01 November 2012

Presidential Character

"Your character is your fate." 

--Heraclitus, Greek Philosopher

Did you know it's possible to predict presidential performance in the White House? 

The same is true for gauging the future performance of a newly minted CEO, but that's another post. 

So how can we know what to expect from the leader of the free world, living at the most famous of all addresses, 1600 Pennsylvania Avenue, in Washington, DC?   

Engaging politically

In his book, The Presidential Character, author James David Barber, says it's essential, even with a strong media filter, to get to know a person wanting to take power.

Why should a citizen and voter consider expending this kind of time and energy trying to determine who someone really is?

Whoever wins election to the highest office in the USA is likely going to affect you whether your paying attention or not.  It's in our best interest, and that of the nation, Barber writes, to engage in the process and hold leaders accountable. 

Professor Barber says understanding a President should not be as "some abstract embodiment of civic virtue" but as a human being.   They bring to the presidential task "their own character, world view, and political style," he notes. 

And the presidency is an office that requires "extraordinary sanity."  

Getting to know them

What should we know about a President?  The book underscores the following:

  • Their style.  It's the most visible part of the job of being President.  Rhetoric, personal relations, and homework.  This is not to be confused with stylishness, charisma, or appearance.  

  • Their world view.  This consists of their primary, politically relevant beliefs, particularly their conceptions of social causality, human nature, and the central moral conflicts of the time.  How they see the world determines to a great extent what they pay attention to. 

  • Their character.  The word "character" comes from the Greek word for "engraving."   This is the way a President orients himself toward life--not for the moment but enduringly, according to Barber's research.  Character is how a leader confronts experience and events.  At the core of character is how a person confronts themselves.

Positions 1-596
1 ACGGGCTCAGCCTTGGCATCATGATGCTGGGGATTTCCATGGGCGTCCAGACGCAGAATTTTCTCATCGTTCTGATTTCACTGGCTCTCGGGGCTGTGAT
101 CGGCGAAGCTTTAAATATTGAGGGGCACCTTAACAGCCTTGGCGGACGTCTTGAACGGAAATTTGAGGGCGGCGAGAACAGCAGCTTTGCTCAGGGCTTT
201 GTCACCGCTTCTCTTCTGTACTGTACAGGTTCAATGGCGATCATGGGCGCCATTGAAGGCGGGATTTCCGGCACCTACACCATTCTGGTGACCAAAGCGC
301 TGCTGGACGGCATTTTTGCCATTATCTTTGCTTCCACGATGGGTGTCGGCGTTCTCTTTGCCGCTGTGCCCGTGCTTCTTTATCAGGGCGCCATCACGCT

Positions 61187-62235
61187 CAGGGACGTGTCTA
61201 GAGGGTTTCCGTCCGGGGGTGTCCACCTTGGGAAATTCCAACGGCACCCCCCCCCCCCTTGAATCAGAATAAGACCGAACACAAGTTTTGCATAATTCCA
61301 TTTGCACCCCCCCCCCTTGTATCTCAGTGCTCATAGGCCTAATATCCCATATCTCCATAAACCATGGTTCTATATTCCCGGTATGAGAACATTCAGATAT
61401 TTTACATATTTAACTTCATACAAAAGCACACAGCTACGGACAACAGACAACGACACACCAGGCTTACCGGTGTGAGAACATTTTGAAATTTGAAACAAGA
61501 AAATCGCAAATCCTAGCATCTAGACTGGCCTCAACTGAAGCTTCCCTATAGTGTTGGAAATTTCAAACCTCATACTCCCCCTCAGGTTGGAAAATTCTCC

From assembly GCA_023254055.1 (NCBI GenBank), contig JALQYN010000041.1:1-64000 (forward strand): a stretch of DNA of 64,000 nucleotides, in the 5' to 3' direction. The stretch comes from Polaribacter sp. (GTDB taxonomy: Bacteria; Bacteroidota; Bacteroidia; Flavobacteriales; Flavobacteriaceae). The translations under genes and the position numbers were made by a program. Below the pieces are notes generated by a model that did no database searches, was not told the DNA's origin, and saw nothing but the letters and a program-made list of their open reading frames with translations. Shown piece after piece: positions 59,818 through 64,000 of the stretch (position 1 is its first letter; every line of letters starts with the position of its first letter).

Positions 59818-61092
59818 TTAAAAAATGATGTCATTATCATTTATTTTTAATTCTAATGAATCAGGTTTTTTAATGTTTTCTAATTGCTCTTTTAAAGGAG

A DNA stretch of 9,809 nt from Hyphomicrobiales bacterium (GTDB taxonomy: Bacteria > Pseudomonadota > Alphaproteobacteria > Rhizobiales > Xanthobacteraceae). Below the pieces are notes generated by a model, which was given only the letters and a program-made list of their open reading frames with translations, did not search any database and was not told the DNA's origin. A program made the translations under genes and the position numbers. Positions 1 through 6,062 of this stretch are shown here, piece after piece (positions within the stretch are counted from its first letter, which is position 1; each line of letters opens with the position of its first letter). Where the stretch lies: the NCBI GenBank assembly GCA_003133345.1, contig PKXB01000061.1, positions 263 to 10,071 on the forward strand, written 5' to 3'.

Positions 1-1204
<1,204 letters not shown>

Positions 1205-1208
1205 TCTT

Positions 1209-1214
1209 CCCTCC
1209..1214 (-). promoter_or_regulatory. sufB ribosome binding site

Developing potential

What are the stages of personal and professional development for a President?  

For Barber there are three:

  • Character mainly developed in childhood

  • World view in adolescence

  • Style in early adulthood

The more we reflect on these attributes of presidential character the more we realize they apply not only to heads of state and CEOs but to everyone who holds a position of supervision, management, or leadership in business and nonprofits.

What awaits?

While we stipulate that predicting external events is very difficult to do, behavior is another matter.  The best predictor of future behavior is frequent past behavior.  

As the years accumulate there's little deviation from established practices in someone's life.

Self-constructed images are easy to create, but with a profusion of up-close technologies, hard to maintain.  

"You can fool all of the people some of the time, and some of the people all of the time, but you can't fool all of the people all of the time."

That plain-spoken wisdom is most often attributed to Abraham Lincoln.

As one who "belongs to the ages," Lincoln embodies the idea that character remains a president's ultimate fate.     



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